Dan's Hill

By Mrs. Rorer James, 1923.
Dan's Hill

Dan's Hill, Pittsylvania County [Virginia]

Dan's Hill, situated in Pittsylvania County, Virginia, about five miles from Danville, on the Dan River, covering an area of about sixteen hundred acres, is the ancestral home of the Wilson family, the present owner, Robert Wilson James, being the fifth generation in direct descent to have lived here.

The first member of the family, John Wilson, settled here during the Revolutionary period, and the present house, with the numerous outbuildings, consisting of stables, carriage-house, in which the old four-horse coach was kept, the weaving-house, where expert weavers in former days made the homespun worn by the house servants and farm hands, a laundry room, dairy, smokehouse, icehouses, kitchen with huge fireplace in which a person could easily stand, and the several log cabins for servants' quarters were built by Robert Wilson. These were in course of construction about eight years and were completed in 1833. All of the bricks used in these buildings were made on the estate and the timber was cut from the native forest; both are still in a good state of preservation.

The residence is a spacious three-story brick structure of the Colonial type, containing twenty rooms, and furnished with the original mahogany furniture placed there years ago. The present owners, Robert Wilson James and his wife, who was Miss Irene Dwyer, of Ohio, have recently installed in this home all the modern conveniences, consisting of heat, electric lights, bathrooms, and an up-to-date refrigerating plant, making it, in addition to its traditional charms and general beauty, one of the most comfortable homes possible.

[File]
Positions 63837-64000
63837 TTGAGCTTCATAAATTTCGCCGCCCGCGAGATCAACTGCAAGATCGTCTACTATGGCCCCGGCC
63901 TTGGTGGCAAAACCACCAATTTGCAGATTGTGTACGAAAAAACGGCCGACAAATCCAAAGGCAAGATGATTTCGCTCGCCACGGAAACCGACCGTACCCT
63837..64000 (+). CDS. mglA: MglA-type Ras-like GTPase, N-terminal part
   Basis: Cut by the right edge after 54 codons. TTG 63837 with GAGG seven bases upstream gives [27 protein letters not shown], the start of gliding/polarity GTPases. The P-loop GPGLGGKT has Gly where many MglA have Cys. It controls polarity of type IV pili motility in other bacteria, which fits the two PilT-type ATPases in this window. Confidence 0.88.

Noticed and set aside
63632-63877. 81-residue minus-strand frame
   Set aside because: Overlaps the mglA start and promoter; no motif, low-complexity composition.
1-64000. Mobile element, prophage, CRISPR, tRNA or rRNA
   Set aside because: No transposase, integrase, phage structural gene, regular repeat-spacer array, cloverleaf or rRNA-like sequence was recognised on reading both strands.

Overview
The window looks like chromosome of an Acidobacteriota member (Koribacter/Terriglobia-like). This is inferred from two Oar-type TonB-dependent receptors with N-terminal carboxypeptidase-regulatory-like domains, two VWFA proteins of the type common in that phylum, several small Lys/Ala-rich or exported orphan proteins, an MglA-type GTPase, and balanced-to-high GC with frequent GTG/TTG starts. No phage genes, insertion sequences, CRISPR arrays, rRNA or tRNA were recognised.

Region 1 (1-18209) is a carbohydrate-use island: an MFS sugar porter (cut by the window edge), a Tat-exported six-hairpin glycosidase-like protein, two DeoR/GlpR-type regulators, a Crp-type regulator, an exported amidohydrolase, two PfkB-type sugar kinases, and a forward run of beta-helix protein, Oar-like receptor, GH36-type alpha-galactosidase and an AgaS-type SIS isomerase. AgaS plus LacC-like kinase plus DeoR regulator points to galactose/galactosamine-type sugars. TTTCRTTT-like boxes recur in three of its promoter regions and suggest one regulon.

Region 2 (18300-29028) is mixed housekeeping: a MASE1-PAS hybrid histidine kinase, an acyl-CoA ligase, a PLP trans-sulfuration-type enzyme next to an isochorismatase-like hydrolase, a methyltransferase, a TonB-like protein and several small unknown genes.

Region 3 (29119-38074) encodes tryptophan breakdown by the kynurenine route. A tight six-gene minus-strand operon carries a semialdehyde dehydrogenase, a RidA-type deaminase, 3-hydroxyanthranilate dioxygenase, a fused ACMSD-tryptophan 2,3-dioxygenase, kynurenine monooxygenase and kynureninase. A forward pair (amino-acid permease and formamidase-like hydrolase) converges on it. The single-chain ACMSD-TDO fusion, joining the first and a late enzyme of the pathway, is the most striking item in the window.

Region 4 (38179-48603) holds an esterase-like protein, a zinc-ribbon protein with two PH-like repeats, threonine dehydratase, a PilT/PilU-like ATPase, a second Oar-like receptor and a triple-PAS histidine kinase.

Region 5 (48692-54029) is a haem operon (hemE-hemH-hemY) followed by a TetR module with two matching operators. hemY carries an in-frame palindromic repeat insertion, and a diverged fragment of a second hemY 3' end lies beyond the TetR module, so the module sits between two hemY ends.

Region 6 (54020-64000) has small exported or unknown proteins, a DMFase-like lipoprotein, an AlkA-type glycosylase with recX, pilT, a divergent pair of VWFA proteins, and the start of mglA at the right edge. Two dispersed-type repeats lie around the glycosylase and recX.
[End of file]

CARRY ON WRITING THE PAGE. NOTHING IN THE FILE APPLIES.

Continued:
A fireside grouping in the drawing-room shows the beautiful old imported marble mantel and the brass fender and andirons. The oil painting above the fireplace is a portrait of Robert Wilson, the builder of the present home, and it is interesting to know that this portrait was painted in the very room in which it hangs. The antique porcelain jars on either end of the mantel complete the picture.

The house is surrounded by extensive lawns and terraced gardens, covering about three acres, which extend to the river. The walks are bordered by wonderful old boxwood hedges which were planted when the house was built. In the gardens are some very rare old bulbs, put there when the gardens were originally laid out, and which the Department of Agriculture at Washington listed some time ago as practically extinct.

Dan's Hill

The Box Hedged Walk to the Summer House at Dan's Hill

At the intersection of four walks stands an octagonal summer-house, with massive brick columns, in a perfect state of preservation, having already withstood the storms of nearly a hundred years — a delightful spot, overlooking the river, to sit and muse on the romances of the crinoline days. Near the summer-house is the old flower-house, known in former days as the greenhouse, where rare and beautiful flowers bloomed the entire winter.

On the hills and fields surrounding the house is a beautiful growth known as Scotch broom, which in the late spring is covered with a golden bloom. There is an interesting old legend about this plant. It is said that the seed were brought to this country by the English during the Revolutionary War in the feed for their horses, and that wherever they camped, this Scotch broom sprung up after they moved on.

On this estate is also a very fine mineral spring — the water having been analyzed some years ago and found to contain medicinal qualities rivaling some of the springs of the most famous health resorts.

All in all, Dan's Hill is a charming home, combining the dignity of Colonial days with every comfort of the most modern establishment, and where true Southern hospitality is graciously dispensed by Robert Wilson James and his lovely wife.


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